Six months in India : my best-of video
AFP South Asia video coordinator
NEW DELHI, August 7, 2015 - In February 2015 I moved to New Delhi to become AFP’s South Asia video coordinator. While I had travelled to the region before and did my homework after I got the job, I soon realized that I would have to expect the unexpected.
I didn’t expect that I would land right in time for Arvind Kejriwal’s victory at the Delhi elections. During my first shoot, a jubilant crowd shoved oranges in my pockets and babies in my arms.
I did not know that filming Prime Minister Narendra Modi’s political rallies would involve standing on a wobbly chair for hours under a scorching sun, vainly wiping the sweat dripping into my eyes.
I did not know either that a lift could be down because of “a lunch break”.
That if it is easy to get beautiful shots in India, it is often hard to film them. As soon as I take my camera out I trigger a mini-riot, and it is sometimes impossible for me to break away from the crowd that forms around me. One rule in journalism is to never become the the story, but it is challenging to stick to that in India!
Six months later… I got used to these eyes following me everywhere. It is only fair, they merely stare at me for several - long - minutes while I immortalize them with my camera.
I also got used to seeing the easiest assignement turn into a straining adventure, and to take it with a smile. A trip that should be completed within five hours can stretch into a 10-hour journey on jam-packed, bumpy or half-flooded roads populated by holy cows.
I got used to being asked by everyone, be it my doctor, an Uttar Pradesh villager, an autorickshawallah or a PhD expert, if I am married -- even before they ask for my name.
But I have not got used to the sometimes nauseating wealth gap, and to see crippled beggars in rags dragging themselves on the burning-hot pavement in front of air-conditioned restaurants, ignored by the Indian affluent elite, too busy clicking selfies in front of designer boutiques.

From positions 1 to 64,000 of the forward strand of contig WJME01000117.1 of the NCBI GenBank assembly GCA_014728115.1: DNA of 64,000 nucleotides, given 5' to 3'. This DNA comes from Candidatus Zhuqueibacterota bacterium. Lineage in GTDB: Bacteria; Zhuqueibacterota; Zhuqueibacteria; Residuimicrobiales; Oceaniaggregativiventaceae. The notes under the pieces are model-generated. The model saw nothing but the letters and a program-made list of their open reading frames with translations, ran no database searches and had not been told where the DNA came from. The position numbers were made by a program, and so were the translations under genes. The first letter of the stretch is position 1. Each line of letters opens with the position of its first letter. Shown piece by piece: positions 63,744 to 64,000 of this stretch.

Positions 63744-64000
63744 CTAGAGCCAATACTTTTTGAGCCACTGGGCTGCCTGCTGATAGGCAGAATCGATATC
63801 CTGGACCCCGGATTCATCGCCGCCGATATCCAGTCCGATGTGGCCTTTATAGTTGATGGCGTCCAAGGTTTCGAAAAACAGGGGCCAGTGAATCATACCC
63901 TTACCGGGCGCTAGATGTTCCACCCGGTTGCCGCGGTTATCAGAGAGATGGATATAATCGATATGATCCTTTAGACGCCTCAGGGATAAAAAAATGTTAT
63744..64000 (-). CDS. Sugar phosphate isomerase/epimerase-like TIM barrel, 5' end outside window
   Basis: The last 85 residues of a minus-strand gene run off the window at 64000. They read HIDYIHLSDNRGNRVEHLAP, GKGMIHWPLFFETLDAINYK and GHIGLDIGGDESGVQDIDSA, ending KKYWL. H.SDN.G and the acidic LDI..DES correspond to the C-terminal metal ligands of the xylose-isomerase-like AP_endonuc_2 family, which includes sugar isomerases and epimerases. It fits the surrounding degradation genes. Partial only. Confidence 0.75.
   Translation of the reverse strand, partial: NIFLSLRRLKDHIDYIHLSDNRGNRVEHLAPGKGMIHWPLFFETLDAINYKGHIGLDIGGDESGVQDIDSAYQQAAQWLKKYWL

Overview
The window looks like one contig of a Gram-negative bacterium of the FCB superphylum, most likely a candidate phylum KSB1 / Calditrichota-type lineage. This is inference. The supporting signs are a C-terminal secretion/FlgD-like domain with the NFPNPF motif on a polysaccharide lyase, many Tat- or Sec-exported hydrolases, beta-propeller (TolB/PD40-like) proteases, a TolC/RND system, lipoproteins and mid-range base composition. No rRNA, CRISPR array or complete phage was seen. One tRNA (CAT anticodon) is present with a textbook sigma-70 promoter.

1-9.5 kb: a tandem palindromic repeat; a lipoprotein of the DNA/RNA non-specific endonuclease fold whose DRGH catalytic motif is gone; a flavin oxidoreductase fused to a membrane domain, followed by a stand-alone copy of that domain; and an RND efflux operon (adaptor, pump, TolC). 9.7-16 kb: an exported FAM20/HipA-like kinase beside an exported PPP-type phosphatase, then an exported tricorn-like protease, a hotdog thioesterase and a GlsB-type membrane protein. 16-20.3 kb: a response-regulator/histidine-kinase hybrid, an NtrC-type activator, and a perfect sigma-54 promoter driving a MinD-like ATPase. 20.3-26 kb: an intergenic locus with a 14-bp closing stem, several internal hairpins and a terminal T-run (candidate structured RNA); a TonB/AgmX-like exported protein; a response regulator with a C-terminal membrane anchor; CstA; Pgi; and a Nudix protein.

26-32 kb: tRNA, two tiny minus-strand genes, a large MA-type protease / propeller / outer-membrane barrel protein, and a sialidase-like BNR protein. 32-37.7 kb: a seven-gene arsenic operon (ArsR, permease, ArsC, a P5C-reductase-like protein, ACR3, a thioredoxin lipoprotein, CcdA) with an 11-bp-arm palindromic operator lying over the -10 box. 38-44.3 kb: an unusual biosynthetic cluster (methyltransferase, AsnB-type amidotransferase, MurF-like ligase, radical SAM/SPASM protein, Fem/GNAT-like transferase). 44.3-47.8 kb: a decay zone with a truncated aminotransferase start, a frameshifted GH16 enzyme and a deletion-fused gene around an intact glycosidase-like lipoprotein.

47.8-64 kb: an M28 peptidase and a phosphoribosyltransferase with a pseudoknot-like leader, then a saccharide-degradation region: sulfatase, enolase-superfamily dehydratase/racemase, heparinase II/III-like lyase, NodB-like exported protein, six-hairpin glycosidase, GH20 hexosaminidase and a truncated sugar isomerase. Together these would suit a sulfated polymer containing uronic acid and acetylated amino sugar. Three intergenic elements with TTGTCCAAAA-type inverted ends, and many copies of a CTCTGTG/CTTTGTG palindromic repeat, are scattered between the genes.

I will not forget the smiles stained with paan (betel leaf chew) of farmers fighting to keep their land, the melancholic smiles of girls rolling thousands of bidi cigarettes for a dollar a day in rudimentary huts instead of going to school, the grateful smiles of lepers whose hands I shook during a shoot.
I will not forget either the genuflections of Prime Minister Narendra Modi during International Yoga Day, a day that was everything but relaxing as I had to wrestle with other reporters and security.
I will not forget the countless layers of plastic wrapping that were needed to protect my camera against Holi’s powders, the countless buckets of coloured water that kids poured on me during a Hindu festival, the countless grabbing hands I had to fight off while filming a Hindu priest crossing a giant bonfire in the middle of the night, during another religious celebration.
During these six months, I also got to cover for two weeks the Nepal earthquake, which I even felt thousands of miles away on a lazy Saturday morning at my apartment in Delhi. It was not my first disaster coverage, but I will never get used to cover natural disasters.
All these moments, all these faces, do not always find their place in a news agency’s video output. That is why I wanted to gather them in a personal video, in a tribute to a unique and fascinating country that I have barely started to explore and which reminds me every minute that there are still so many brave, resigned or mischievious smiles left to be captured and shared.
Agnès Bun is AFP’s South Asia video coordinator. Follow her on Twitter and suscribe to her YouTube channel. The music in the video is "Cascading" by Vinod Prasanna × Okey Szoke × Pompey.